The first U.S. landings on the Moon were achieved by the automatic Surveyor spacecraft in a test of soft-landing technology for the coming Apollo missions. The Surveyors studied aspects of the lunar environment that might affect astronauts and carried out analyses of lunar surface material.

Surveyor 1, launched May 30, 1966, landed in the southwest portion of the Moon's Oceanus Procellarum on June 2. In seven months of operation it sent back 11,240 television pictures and transmitted data on the surface's radar reflectivity, temperatures, and bearing strength. The second Surveyor, launched Sept. 20, 1966, was lost when it crashed three days later because of a malfunctioning rocket.

Surveyor 3, launched Apr. 17, 1967, landed on April 20 in eastern Oceanus Procellarum. It was also equipped with a television camera and with a significant addition: a telescoping arm capable of digging trenches, moving rocks, and conducting other tests with surface material. The craft provided 6,326 pictures, and its arm excavated to a depth of 17.5 cm (7 in). Surveyor 4, launched July 14, 1967, was the only other casualty in the series. It presumably crashed on July 16, although its transmissions abruptly ceased a little more than two minutes before it was to land.

The first direct chemical measurements on the Moon were made by Surveyor 5. Launched Sept. 8, 1967, it landed September 11. Instead of a sampling arm it carried an alpha-backscatter experiment that irradiated the surface beneath it with alpha particles and monitored the return from the different elements in the soil. The experiment showed that lunar material is similar to terrestrial basalt and does not exhibit elements alien to Earth. In another test, the vehicle's engines were fired for 0.55 seconds to study the effects of high-velocity exhaust gases on the soil. The craft sent back 18,006 pictures during the five weeks of its primary mission and survived two weeks of inactivity during the cold lunar night, being reactivated to send back more than 1,000 additional pictures.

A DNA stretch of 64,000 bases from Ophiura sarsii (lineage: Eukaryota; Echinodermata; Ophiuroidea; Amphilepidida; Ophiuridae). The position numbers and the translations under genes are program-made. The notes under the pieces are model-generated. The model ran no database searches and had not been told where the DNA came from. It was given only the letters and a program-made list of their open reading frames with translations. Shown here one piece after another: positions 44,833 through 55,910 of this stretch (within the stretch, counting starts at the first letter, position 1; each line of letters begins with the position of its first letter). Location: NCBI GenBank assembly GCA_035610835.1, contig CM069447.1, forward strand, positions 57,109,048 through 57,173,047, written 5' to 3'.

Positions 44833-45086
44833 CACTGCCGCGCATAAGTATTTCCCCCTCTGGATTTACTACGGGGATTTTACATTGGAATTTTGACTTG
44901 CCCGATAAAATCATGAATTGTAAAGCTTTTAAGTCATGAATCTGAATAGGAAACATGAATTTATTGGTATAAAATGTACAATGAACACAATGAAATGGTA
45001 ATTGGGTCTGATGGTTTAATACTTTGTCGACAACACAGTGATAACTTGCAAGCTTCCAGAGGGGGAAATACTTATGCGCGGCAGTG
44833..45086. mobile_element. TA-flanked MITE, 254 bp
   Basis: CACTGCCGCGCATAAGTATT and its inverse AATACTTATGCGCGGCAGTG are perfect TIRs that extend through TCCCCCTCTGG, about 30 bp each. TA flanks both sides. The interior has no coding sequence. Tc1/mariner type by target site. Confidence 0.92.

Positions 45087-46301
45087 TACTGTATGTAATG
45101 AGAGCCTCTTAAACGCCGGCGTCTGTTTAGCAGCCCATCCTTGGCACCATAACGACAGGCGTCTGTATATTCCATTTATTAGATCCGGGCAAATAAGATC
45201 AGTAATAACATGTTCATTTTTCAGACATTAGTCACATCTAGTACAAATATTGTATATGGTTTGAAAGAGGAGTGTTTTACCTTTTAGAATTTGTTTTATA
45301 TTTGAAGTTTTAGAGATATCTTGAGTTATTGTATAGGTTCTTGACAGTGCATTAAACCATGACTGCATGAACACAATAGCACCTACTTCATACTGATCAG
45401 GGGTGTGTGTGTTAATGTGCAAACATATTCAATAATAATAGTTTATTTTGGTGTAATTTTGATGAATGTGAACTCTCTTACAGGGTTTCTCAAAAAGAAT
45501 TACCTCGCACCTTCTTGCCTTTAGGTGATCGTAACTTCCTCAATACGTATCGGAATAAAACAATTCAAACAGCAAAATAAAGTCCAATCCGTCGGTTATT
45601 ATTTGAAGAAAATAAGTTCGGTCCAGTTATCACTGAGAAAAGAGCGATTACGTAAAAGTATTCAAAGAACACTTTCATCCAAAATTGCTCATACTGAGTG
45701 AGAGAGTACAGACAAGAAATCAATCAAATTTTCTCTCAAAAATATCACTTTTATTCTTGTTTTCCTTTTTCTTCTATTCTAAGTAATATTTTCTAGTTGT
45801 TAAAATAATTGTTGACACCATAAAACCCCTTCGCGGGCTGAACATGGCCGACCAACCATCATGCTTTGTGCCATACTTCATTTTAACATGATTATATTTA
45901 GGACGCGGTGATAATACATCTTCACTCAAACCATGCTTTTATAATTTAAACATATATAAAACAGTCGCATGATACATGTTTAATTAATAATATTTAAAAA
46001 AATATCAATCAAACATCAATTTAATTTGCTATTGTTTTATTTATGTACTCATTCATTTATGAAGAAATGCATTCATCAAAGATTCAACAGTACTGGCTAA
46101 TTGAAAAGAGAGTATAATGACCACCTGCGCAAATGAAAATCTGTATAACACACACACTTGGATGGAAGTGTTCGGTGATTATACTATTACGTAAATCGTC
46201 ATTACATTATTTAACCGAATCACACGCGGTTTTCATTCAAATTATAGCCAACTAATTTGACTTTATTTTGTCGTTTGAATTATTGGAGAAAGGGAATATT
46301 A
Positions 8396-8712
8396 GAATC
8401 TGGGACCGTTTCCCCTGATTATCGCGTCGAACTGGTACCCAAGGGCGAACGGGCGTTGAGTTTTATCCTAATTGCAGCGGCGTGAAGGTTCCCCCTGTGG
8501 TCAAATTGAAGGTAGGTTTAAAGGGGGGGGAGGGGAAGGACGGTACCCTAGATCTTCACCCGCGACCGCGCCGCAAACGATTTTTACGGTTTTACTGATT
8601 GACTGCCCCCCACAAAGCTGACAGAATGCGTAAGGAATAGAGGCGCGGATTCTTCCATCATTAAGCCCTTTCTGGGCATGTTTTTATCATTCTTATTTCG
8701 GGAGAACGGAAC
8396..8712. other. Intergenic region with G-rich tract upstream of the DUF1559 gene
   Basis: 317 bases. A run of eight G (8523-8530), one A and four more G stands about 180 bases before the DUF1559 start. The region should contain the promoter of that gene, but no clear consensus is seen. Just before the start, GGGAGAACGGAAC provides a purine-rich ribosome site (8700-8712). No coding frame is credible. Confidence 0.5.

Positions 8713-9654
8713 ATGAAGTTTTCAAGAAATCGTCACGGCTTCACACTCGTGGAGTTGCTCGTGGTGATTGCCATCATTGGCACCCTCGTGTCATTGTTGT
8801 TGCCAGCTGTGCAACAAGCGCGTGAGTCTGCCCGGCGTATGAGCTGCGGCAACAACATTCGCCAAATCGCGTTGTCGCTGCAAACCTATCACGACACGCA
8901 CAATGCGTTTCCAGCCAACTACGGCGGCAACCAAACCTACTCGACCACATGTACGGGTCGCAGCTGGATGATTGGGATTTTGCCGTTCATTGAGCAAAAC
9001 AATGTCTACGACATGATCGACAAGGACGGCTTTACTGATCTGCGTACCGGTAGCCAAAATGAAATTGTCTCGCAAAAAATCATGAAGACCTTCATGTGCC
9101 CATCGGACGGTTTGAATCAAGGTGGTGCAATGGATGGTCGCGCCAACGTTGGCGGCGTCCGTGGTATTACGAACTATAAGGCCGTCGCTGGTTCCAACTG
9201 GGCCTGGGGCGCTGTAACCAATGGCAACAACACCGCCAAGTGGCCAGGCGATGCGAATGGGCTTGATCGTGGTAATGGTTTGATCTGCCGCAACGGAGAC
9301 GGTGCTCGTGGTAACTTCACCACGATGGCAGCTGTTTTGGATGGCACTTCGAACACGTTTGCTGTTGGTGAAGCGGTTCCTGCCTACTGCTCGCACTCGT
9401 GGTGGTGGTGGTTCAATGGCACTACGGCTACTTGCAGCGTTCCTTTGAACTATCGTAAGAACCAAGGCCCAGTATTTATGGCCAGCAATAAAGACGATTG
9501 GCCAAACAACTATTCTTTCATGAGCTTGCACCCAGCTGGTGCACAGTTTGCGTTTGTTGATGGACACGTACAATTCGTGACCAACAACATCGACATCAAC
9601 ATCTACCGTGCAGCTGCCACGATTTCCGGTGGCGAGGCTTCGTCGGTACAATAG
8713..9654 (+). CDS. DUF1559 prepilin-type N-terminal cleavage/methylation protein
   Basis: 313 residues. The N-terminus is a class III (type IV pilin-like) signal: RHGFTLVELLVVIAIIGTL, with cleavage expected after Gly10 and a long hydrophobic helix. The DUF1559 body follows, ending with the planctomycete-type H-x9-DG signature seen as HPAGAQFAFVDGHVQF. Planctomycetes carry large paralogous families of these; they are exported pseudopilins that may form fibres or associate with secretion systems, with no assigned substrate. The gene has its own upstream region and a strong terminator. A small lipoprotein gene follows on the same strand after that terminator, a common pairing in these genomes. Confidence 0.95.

Surveyor 6, launched Nov. 7, 1967, landed on November 10 in Sinus Medii, essentially in the center of the Moon's visible hemisphere. With its mission nearly accomplished, including most of its total of 29,952 pictures, the craft then scored a first by firing its engines and taking off again for a 2-m-long (6.6-ft) hop. This displacement provided a baseline for stereoscopic viewing and photogrammetric mapping of the surrounding terrain. The craft obtained further alpha-backscatter data and served as a reference point for Doppler-tracking studies of the Moon's motions. Surveyor 6 also sent back views of the Earth, stars, and solar corona.

The four previous Surveyor successes freed the remaining probe, Surveyor 7, to be sent to a site of primarily scientific, rather than safe-landing, interest. The site, north of crater Tycho, was selected because it is in the lunar highlands. The craft, launched Jan. 7, 1968, and landing on January 10, used its sampling arm to move its alpha-backscatter experiment to different locations.

Jonathan Eberhart

Bibliography: Ryan, P., Invasion of the Moon, 1957-1970, rev. ed. (1971); U.S. Surveyor Program Office, Surveyor Program Results (1969).